The turmoil taking place in the global
money markets has wreaked havoc at financial institutions
worldwide, and now it appears that credit cards could face a fate
similar to that of US subprime mortgages, according to various
industry analysts. Truong Mellor reports.

In the space of six months, global money markets have been turned
upside down and profits at financial institutions worldwide have
taken a severe hit following a downturn in the US housing market,
which has led to rising levels of subprime mortgage defaults and
the ensuing credit crunch that has fanned out into the global
economy.

One domino effect from the subprime fallout that markets are
already witnessing is a marked rise in bad credit card debt. As the
holiday season approaches, there are fears that over $400 billion
of US credit card debt could be dragged into the black hole of the
credit squeeze, as American consumers resort to other forms of
borrowing as their mortgage credit ultimately exhausts. This
situation has only been aggravated by banks that pushed increased
credit card borrowing with less than stringent lending standards as
the mortgage market became less enticing.

Credit card delinquencies may rise

As American homeowners file for bankruptcy and lose their houses to
foreclosure in droves, there is a growing fear that credit card
delinquencies will begin to rise. Capital One, the largest
independent credit card issuer in the US, has already reported a
rise in delinquency rates and accordingly adjusted its forecast for
2008 credit losses up to $5.5 billion (see
CI 391
). Credit card companies across the board are setting
aside larger reserves against default losses from people failing to
pay their bills.

These concerns were articulated by HSBC, when the bank was forced
to make an extra $700 million write-down in its third-quarter
figures. The bank warned that this was a direct knock-on effect
from its subprime mortgage business onto its consumer lending
business, with most of these figures attributed to motor loans and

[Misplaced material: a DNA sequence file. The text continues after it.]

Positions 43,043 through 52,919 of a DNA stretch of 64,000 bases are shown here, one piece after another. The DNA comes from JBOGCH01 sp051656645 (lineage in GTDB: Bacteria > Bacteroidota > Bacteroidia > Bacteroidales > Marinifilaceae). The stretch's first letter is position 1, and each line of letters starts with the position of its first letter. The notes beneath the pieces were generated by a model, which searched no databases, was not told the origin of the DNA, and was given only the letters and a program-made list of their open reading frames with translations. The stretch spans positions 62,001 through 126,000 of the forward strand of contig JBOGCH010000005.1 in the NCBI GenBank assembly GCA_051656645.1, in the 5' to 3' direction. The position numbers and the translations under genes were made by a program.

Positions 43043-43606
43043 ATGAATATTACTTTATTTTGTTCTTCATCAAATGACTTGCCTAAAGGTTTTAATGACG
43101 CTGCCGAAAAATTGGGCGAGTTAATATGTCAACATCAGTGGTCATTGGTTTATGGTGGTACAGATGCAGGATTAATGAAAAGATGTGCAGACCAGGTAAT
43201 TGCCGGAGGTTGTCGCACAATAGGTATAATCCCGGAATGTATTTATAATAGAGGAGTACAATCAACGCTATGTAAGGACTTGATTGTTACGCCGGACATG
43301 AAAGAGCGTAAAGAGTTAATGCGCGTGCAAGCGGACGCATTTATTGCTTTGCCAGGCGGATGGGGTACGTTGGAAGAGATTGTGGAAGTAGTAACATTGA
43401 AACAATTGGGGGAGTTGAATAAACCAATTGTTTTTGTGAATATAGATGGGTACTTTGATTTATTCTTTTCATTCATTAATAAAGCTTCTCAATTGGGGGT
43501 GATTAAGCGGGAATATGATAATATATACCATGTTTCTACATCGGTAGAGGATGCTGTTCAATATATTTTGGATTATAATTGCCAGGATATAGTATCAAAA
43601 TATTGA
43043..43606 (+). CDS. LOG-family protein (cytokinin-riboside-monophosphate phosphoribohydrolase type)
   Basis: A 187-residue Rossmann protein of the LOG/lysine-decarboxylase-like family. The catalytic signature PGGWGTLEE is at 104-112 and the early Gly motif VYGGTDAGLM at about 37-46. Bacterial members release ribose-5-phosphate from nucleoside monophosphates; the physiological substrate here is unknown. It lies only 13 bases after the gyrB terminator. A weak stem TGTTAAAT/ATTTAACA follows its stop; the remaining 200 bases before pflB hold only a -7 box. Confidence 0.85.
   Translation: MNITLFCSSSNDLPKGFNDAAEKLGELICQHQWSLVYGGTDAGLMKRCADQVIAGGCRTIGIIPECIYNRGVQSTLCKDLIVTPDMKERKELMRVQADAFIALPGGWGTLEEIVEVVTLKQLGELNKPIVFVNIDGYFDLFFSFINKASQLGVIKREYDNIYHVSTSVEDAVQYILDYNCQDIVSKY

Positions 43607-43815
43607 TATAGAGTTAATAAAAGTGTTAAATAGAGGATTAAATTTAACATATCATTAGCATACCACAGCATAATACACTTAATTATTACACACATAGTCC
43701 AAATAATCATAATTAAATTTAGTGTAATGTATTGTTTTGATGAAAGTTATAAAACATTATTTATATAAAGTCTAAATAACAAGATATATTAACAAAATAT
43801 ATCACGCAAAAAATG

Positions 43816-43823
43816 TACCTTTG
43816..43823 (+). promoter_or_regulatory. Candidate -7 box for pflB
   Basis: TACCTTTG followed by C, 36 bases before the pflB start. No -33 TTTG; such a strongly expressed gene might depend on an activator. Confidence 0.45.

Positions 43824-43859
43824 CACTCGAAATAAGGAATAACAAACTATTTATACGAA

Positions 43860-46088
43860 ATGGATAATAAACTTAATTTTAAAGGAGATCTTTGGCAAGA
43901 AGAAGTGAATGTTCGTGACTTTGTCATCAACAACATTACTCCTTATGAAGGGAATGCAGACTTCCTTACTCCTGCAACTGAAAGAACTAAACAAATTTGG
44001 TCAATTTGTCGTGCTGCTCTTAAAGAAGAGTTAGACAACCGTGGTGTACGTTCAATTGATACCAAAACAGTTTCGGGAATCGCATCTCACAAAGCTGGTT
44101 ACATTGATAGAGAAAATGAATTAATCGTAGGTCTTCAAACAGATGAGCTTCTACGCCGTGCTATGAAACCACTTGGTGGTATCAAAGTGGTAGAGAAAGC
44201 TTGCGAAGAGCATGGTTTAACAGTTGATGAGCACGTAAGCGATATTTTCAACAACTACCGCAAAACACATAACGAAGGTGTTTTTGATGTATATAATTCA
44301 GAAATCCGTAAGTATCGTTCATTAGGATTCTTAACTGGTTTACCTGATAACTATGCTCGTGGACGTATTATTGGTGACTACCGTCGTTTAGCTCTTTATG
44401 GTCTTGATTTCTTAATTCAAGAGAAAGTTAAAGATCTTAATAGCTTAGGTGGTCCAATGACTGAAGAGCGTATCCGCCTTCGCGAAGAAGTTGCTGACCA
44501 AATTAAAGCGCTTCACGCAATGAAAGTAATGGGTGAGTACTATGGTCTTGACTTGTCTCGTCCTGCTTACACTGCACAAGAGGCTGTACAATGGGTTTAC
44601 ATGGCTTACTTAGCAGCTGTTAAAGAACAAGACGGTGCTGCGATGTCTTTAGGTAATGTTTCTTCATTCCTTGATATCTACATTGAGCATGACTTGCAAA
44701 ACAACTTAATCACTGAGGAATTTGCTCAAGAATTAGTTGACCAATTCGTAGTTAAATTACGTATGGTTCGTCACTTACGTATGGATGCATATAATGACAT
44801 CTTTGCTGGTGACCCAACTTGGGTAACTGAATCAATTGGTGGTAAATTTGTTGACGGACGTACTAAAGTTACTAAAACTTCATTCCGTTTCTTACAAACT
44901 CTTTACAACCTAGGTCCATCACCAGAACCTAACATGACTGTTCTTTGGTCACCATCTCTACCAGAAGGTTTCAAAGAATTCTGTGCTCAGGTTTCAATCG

bad credit card debt.

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By GlobalData

Much like the subprime mortgage loans, more than one-half of all US
credit card debt – totalling over $920 billion – was bundled up and
sold off across the globe to investors. Furthermore, the level of
this securitised credit card debt has risen steeply in the past 12
months, according to ratings agency Standard & Poor’s, which
reported a $40 billion increase during this period. It will remain
difficult to gauge exactly how big the spill into the consumer
arena has been while the housing crisis continues to unfurl.
However, should delinquency rates start to shoot up, it will be the
larger pension funds and mutual funds that primarily deal in this
securitised credit card debt that will be affected, rather than the
Wall Street banks.

“We haven’t seen problems in consumer loans outside of the mortgage
arena. They still keep up their credit card payments and auto
payments. If we see an increase in losses then there would be
reason to worry,” according to David Wyss, the chief economist at
Standard & Poor’s who compiled the data, speaking at a
conference on banking organised by the credit rating agency.

Low credit card debt

So while it is clear that the problems faced in the housing market
are beginning to seep into other areas of consumer finance, what
remains unknown is the actual level of subprime debt within the US
credit card market as a whole. Overall, the level of credit card
debt is at a historically low level, but analysts fear that more
increases in losses could gravely destabilise the market.

Before the credit squeeze this year, delinquency rates on cards had
been dropping since 2002. While the new bankruptcy laws that came
into force in 2005 caused a spike in delinquency rates at the end
of that year, they appear to have flushed the most skittish credit
cardholders out of the system. Some of the more optimistic
observers believe that the mortgage meltdown may even help the
industry by bringing back consumers who had previously used the
equity of their homes as a means of accessing quick cash.

However, the securitisation market remains the albatross around the
neck of the credit card industry. Investors caught out by
mortgage-backed securities are now fearful that other securitised
products are about to slide. Additionally, there is the risk that
the subprime mortgage meltdown will have a backhanded effect on the
credit card industry through the employment market. If a slowdown
in the housing market leads to increased layoffs, unemployed
workers are likely to cut back on credit card spending. And since
the majority of Americans do not have a large savings cushion, an